Middle Passage is a novel by Charles Johnson first published in 1990. It is considered Johnson's masterpiece, and he won the National Book Award for it in 1990. Middle Passage is the coming of age story of a recently manumitted character by the name of Rutherford Calhoun. To escape a forced marriage he unwittingly stows away aboard a slave ship leaving New Orleans for the west coast of Africa.
The novel has a great deal of humor, philisophical speculation, social commentary on race relations, and reflections on what it means to establish a personal identity. The author is an acknowledged devotee of fellow Illinois writer John Gardner, a leading theorist on the post-modern movement in fiction. Johnson's novel is thus unequivocably post-modern. As all works in this traditiion do, it plays around with narrative conventions. Therefore, we see an African tribal god also captured and brought over on the slave ship. This god suffers from contradictions, like being so omnipotent he could create a rock so heavy he couldn't lift it. Nevertheless, Johnson avoids the excesses of many post-modern authors and never strays too far from his narrative. The novel stays on the main dilemma posed by the story line: on whose side is an African American employed to serve on a slave ship supposed to be? Jonson's novel is erudite, challenging, engaging, and thoroughly entertaining.
Nine journal entries
The story is told by the protagonist, Rutherford Calhoun, a first person narrator, who writes nine journal entries in order to tell the reader what is occurring. The entries could be titled as follows:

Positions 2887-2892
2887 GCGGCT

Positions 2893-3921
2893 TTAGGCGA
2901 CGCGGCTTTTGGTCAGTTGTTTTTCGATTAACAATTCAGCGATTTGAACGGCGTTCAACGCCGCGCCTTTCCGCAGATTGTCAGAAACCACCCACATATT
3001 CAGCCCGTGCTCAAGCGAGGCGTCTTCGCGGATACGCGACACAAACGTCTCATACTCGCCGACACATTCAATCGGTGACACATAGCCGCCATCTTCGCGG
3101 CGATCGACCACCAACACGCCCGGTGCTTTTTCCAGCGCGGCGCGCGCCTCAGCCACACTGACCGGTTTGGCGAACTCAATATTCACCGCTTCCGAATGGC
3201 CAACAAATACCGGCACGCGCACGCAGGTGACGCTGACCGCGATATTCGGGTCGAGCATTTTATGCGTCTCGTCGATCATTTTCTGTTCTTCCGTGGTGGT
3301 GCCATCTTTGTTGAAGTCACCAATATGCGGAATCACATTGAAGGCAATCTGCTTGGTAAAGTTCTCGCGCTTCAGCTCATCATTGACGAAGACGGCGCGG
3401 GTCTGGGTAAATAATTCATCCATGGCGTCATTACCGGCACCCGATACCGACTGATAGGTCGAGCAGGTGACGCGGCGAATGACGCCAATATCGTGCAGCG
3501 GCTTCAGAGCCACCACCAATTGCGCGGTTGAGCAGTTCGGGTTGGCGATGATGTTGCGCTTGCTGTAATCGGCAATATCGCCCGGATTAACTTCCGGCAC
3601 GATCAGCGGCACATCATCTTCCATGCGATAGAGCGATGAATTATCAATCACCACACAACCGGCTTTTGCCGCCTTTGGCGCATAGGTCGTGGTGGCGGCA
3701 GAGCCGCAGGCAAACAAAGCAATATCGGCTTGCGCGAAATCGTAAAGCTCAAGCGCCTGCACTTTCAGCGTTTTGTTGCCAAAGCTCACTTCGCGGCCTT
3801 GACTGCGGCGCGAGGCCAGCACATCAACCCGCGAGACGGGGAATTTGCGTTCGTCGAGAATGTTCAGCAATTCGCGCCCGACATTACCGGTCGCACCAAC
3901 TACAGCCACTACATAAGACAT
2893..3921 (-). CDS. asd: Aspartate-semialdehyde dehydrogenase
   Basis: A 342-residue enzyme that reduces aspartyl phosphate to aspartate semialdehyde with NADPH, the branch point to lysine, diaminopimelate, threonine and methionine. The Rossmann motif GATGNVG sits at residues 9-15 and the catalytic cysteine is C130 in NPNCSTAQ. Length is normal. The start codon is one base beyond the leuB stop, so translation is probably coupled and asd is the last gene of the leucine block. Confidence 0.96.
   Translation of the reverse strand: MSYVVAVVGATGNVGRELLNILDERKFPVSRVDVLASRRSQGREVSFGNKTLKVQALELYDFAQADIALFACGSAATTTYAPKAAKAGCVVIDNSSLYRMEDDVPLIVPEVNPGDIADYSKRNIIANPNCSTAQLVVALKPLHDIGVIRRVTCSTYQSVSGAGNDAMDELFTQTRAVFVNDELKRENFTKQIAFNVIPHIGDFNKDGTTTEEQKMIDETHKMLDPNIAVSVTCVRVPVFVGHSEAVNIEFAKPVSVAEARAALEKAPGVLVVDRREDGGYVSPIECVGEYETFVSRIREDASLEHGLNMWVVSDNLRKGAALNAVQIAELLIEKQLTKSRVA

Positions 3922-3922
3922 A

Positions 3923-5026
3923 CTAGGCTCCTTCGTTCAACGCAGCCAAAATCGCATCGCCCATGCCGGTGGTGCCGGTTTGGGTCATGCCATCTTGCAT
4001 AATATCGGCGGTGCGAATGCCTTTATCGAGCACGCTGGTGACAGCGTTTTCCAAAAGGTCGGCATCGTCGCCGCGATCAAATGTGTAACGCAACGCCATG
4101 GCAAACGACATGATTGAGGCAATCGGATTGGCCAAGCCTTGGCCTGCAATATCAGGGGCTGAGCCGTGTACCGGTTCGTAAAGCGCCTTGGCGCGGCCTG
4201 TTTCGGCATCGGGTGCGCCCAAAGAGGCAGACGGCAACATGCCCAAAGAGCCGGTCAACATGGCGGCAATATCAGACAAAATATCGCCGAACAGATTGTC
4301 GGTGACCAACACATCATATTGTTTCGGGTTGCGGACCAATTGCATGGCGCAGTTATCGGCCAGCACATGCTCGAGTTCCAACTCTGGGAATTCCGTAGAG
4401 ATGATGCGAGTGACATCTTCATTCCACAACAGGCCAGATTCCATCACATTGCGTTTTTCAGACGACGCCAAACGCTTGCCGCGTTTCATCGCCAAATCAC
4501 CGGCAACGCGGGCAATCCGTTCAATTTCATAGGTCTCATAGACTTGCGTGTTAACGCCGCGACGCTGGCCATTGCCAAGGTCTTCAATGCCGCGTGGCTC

- Why Rutherford decides to stow away.
- Discovery. Meeting the crew and captain; earning a place on the ship; learning the purpose of the voyage.
- Picking up the African cargo.
- The return voyage; the captain befriends and confides in Rutherford.
- Trouble abrewing in terms of mutinies and insurrections; whose side is Rutherford on?
- The Africans take the ship.
- Rutherford accepts responsibilty for all lives and tries to save anyone remaining.
- The storm and the shipwreck.
- Rutherford's rescue and return to New Orleans.
Johnson's novel is worth reading, if for no other reason you will never read another quite like it. The horrors of the Middle Passage Africans suffered on their way to slavery are all included: the inhumane conditions, the tight-packing, and the whippings. However, this is not the primary focus of the novel. I believe Middle Passage is really more about the Middle Passage of Rutherford's journey to manhood after his manumission.